Monday, November 15, 2004


The following is the original intro I wrote for the Beastie Boy story which is now featured in Heeb Magazine Issue 7 (the cover story). Due to space constraints, the text had to be significantly re-worked and edited so here it is as it was originally written in all it's length and wonder. [When you do pick up the new issue, look on page 5 for a good chuckle]

As children, our grandfathers had a saying in Yiddish that they would repeat quite often: shver tzu zein a yid. And while we knew that indeed “it was hard to be a Jew”--after all, we were never allowed to watch Saturday morning cartoons— we still felt it was even harder to be a cool Jew. Faced with the prospect of being either an accountant, a doctor or a lawyer (flexibility allowed the option of also being a real estate developer), we noticed a great disconnect from our Hebrew schoolteachers to the Crockets and the Tubbs, the Mike Seavers, and the Duran Durans of the world.
But then in 1986, that all changed when we walked into our local record store, stood in the “rap” section, which was nowhere near the Elton John tapes, and picked out a cassette copy of The Beastie Boys’ Licensed To Ill.
After repeated listens, we walked differently. We dressed differently. We rebelliously wore sunglasses to school and lifted our collars up. We bought fake I.D.’s or just tried to get the adults to buy forties for us. No longer would we restrict ourselves to being accountants, lawyers, and doctors. After all, thanks to Ad Rock, MCA, and Mike D, not only could we grow up to be cool but we could even become rappers.

Years later, I am walking to the Beastie Boys headquarters located on an exclusive and private street on the Lower West Side. It’s a surreal moment and I’m not quite sure what to expect. I turn up the block to find that MCA is also making his way towards the building. We are both almost a half-hour early for the interview. Perhaps even icons get tired of showing up late for interviews and making a grand entrance. With a lethargic shuffle, lazily sipping an iced coffee, Adam strolls down the block, as if his feet were cemented to the sidewalk. His grayish hair and a three-day salt & pepper stubble growing on his face adds to his humble presence which confuses me; as a child, The Beastie Boys were cultural role models, living proof that even Jewish adults could possess a reverential cool. They wore orange jumpsuits, manically pounced around a circumferential stage, shouted their pop culture-heavy rhymes to the point of vocal exhaustion, But now, MCA, who taught me how to fight for my right to party, looked like he wanted nothing to do with either fighting or partying.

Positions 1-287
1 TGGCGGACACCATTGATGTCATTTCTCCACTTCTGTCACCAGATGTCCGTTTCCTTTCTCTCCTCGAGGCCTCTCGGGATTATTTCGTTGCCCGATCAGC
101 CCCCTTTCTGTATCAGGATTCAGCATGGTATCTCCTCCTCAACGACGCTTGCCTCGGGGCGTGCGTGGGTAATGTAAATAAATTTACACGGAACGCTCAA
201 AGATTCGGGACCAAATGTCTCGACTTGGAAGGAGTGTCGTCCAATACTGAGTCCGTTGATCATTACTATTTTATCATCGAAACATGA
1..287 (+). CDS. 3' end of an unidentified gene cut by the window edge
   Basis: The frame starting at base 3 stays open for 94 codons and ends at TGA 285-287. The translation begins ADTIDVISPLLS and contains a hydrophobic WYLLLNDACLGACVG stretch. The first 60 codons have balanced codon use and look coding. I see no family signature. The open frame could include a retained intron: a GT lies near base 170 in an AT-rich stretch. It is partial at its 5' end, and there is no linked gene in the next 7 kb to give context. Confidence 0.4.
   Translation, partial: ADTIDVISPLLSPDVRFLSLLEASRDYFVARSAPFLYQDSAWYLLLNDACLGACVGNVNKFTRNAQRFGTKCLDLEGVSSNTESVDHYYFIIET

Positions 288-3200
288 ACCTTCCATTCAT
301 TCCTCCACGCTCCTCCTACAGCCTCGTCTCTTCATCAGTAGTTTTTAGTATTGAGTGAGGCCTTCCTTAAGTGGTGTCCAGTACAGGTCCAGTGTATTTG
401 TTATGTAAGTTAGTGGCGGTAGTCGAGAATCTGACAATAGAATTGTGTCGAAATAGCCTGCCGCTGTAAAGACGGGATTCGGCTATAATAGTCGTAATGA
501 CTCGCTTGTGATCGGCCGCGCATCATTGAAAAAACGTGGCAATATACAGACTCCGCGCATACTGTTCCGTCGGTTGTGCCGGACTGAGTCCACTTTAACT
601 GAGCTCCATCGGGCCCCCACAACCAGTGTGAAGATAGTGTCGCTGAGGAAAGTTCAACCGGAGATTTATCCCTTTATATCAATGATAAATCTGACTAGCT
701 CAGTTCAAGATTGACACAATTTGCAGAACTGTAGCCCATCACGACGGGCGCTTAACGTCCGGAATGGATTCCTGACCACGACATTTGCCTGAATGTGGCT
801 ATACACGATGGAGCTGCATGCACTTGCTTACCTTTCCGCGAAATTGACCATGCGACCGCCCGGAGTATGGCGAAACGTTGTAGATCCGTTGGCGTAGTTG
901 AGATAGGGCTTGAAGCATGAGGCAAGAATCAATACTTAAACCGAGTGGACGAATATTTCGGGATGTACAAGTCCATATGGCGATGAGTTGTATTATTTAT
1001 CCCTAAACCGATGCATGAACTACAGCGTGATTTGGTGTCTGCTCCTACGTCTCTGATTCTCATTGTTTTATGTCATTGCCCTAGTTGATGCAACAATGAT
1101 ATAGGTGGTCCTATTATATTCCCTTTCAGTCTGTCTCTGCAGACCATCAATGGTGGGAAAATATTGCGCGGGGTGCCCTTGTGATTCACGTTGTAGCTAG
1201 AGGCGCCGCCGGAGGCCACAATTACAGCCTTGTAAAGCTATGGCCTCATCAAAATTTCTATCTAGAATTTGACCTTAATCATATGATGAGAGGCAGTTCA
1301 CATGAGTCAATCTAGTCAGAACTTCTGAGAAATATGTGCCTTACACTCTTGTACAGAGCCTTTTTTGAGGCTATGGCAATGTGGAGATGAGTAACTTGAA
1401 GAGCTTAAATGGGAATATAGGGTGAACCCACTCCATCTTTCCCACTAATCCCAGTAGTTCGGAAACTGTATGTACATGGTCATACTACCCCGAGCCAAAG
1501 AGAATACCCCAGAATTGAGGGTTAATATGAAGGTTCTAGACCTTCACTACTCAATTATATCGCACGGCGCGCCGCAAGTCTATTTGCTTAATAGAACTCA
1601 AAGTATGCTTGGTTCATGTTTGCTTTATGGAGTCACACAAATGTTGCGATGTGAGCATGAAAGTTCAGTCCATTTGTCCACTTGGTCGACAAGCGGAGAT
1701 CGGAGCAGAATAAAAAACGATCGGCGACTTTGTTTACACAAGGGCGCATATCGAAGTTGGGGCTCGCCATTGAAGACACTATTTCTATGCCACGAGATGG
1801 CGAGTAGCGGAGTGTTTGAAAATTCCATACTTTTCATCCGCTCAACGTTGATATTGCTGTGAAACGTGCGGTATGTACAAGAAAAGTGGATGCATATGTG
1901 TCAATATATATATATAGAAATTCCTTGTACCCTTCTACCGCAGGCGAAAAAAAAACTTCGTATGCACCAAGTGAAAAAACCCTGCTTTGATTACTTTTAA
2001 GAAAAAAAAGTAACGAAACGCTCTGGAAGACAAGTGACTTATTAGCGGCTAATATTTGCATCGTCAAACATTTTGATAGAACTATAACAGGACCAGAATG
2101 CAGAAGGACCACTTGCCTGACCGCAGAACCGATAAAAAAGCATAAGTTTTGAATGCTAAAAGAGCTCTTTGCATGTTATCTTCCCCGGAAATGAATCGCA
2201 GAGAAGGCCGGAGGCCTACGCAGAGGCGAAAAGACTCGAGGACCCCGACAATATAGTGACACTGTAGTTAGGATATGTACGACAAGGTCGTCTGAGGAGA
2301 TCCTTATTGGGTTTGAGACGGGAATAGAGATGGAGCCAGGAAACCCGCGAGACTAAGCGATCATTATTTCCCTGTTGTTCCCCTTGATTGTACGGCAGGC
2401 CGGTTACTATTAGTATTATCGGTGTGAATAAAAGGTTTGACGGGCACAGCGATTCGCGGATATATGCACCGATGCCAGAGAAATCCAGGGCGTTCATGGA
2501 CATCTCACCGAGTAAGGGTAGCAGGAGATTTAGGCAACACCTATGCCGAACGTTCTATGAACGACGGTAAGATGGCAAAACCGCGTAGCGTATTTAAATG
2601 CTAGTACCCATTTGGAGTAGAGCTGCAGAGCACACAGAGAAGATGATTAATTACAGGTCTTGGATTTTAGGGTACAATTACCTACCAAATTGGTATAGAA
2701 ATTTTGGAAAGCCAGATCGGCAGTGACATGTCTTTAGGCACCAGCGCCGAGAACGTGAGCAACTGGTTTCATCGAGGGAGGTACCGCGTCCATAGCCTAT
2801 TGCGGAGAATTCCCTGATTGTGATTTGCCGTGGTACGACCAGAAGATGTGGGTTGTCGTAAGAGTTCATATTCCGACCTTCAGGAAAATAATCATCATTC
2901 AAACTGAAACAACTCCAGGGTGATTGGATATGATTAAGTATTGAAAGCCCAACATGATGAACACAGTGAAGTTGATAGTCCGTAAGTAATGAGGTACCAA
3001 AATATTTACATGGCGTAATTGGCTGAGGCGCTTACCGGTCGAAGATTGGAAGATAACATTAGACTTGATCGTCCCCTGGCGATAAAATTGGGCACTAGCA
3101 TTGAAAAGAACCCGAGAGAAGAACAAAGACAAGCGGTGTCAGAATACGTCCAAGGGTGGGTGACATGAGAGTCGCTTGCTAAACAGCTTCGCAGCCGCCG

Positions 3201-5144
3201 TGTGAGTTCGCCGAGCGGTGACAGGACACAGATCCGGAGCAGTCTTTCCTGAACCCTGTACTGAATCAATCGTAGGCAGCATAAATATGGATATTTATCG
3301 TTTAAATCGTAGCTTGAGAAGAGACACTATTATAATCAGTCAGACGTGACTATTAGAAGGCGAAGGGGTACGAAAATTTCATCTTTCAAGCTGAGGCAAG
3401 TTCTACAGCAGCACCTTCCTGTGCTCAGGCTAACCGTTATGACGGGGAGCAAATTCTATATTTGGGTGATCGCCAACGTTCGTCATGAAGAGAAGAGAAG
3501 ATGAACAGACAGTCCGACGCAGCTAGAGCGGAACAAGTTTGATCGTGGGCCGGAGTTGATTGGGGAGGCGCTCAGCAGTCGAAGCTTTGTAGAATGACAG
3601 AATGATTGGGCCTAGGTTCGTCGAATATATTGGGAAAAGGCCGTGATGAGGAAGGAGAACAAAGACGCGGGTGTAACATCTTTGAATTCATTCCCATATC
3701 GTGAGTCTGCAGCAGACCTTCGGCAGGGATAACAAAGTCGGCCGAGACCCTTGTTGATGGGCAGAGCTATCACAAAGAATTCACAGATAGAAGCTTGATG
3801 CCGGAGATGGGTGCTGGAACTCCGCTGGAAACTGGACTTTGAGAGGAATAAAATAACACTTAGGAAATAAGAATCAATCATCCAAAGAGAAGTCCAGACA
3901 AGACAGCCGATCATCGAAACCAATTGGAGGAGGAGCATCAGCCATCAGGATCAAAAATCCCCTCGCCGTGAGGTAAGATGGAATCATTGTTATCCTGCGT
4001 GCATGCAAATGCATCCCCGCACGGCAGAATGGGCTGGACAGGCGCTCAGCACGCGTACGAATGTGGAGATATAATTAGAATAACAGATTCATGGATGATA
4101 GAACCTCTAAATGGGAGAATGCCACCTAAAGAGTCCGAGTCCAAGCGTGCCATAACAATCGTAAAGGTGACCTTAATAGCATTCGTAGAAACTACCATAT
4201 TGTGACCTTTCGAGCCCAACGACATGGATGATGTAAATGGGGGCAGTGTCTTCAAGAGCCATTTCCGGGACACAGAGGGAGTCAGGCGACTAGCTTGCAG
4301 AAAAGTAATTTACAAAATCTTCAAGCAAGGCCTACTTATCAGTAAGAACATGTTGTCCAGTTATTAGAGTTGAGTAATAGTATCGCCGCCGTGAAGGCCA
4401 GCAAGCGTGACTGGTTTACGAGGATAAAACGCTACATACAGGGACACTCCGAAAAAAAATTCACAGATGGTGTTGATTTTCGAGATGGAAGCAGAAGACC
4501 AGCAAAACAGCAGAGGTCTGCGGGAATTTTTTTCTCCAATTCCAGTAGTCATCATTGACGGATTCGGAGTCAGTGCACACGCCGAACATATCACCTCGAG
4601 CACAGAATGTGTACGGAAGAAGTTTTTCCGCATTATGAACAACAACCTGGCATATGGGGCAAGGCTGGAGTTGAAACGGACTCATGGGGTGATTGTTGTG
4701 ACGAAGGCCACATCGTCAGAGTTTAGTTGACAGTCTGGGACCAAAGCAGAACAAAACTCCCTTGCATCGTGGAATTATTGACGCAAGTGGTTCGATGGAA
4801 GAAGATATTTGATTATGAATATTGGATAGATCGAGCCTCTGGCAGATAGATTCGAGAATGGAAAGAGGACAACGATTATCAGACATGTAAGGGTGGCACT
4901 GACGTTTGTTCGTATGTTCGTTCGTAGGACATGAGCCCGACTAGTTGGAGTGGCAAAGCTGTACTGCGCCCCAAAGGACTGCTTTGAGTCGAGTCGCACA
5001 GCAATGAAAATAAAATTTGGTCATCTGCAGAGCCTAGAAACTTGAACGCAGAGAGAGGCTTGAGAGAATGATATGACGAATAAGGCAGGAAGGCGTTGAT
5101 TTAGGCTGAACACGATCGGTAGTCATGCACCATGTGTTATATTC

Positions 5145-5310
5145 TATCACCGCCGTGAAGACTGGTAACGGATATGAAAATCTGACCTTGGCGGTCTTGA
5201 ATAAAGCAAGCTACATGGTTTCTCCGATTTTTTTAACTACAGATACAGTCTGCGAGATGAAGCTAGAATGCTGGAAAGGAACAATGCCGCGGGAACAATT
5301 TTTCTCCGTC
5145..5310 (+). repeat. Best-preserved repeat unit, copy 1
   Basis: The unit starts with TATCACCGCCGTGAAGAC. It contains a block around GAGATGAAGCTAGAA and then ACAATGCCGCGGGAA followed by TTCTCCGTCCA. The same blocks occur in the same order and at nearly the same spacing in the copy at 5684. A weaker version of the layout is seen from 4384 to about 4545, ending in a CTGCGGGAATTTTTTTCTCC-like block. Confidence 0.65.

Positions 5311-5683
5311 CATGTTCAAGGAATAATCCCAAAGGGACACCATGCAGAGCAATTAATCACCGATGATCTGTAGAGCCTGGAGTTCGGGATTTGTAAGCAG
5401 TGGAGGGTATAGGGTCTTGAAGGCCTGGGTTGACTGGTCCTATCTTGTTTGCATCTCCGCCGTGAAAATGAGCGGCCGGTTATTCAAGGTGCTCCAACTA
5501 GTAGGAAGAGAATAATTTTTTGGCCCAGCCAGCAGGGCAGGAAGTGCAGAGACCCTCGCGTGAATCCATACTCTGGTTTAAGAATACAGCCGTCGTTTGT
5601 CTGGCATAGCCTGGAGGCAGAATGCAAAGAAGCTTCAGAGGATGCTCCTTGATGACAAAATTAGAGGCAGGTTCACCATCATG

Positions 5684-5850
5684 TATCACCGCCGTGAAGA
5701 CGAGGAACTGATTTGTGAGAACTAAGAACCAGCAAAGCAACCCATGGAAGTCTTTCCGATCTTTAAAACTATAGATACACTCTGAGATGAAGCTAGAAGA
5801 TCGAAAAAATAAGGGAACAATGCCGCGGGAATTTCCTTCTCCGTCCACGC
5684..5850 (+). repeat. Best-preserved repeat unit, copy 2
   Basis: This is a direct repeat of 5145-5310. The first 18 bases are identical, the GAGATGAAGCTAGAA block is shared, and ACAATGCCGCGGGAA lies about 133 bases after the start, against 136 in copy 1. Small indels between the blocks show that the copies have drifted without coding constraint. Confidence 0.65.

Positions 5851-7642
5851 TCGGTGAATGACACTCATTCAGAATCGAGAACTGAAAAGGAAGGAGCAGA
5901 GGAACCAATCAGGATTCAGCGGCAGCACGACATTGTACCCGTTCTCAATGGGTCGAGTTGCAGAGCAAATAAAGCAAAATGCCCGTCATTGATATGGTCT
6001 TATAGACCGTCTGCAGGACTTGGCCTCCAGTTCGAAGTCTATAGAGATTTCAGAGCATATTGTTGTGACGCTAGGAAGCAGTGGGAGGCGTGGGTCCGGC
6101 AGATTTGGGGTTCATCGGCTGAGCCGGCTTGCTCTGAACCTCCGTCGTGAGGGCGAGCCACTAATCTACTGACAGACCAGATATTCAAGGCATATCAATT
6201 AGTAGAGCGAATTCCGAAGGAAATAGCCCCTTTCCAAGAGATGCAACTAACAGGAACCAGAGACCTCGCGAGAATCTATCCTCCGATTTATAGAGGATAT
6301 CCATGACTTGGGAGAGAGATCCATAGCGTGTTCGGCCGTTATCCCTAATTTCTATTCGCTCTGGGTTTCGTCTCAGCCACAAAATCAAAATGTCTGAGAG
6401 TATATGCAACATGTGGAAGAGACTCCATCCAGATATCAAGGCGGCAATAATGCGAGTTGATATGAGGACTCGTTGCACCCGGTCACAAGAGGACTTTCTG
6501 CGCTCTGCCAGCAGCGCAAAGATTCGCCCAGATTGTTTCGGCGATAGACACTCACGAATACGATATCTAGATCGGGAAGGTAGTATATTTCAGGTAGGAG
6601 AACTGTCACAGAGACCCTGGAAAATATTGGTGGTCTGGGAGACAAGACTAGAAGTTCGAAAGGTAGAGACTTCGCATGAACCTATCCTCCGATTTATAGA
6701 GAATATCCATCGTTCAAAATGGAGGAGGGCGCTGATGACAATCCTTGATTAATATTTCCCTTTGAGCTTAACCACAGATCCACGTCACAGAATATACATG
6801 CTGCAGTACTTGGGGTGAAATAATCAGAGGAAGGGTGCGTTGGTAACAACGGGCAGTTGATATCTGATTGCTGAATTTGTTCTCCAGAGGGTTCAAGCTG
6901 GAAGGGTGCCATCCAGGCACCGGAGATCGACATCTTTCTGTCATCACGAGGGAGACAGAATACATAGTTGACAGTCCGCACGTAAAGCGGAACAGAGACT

I nod. He nods back, then looks down, and takes another sip of his large iced coffee.


It doesn’t really make sense, does it? Three wisecracking Jewish teenagers from Brooklyn, NY with an encyclopedic knowledge of pop culture and an almost exclusive hardcore punk background come along with their after-school pranks in 1986 and dominate the hip-hop community. In fact, to further illustrate the joke, their first song, “Cookie Puss” sampled a crank call and the titular Carvel Ice Cream mascot. But still, everyone from Run DMC to Russell Simmons touted The Beastie Boys as the next generation of rap. The B-Boys, on the other hand, were still laughing all the way to the bank. Their innovative approach gave birth to a new kind of Jewish sensibility, bringing the shtick without ever using the word “shtick.” They were the summer camp pranksters we could all relate to. They could crank call punk icon, Ian Mackaye, and twenty years later, still be proud of it.

Adam Horovitz, known as Ad Rock (sixteen years old at the time), MCA, and the third member, Michael Diamond, going by the name of Mike D, were hardly veterans when, months later, they were opening Madonna’s Like A Virgin Tour but nevertheless, they stole the ray of limelight from the Material Girl. In retrospect, it’s difficult to imagine a towering twenty foot phallus standing firm on the stages of sold-out arenas across the country which, later that night, would be hosting one of America’s most adored sex symbols…but it happened. Add to that, that the three under-aged frat boys were dancing around the large member (yes, circumcised) praising the value of girls and their dish-washing skills and promising to the bewildered crowd that they’d continue their self imposed insomnia until they reached Brooklyn.

Then a few years later, after they had already been dismissed as one-hit, ok, a few-hit wonder, The Beastie Boys returned with Paul’s Boutique, a masterpiece that broke barriers, stole samples, and cited Patty Duke, Fred Flintstone, and Alice and Sam from The Brady Bunch all in the first song. If you thought that they had nerve in 1986, then consider how many bands today would use samples of The Beatles, James Brown and Led Zeppelin on their album without permission. We watched The Beastie Boys graduate from being instinctual party boys to actual musicians. The influence and impact on the Jewish youth was becoming clear. For example, MTA, an all boys Yeshiva in Washington Heights, took credit for the Brooklyn three’s chutzpadic development claiming that they had all attended the Jewish day school and were even kicked out for eating in a White Castle. In a Paul Is Dead rumor fashion, the urban myth was perpetuated by the fact that there were “intentional” hints in song lyrics and on album covers. And even before our interview took place, ex-students and current teaching staff called me and asked that I get to the bottom of this average-height tale (do you know of any Jewish tales that are tall?).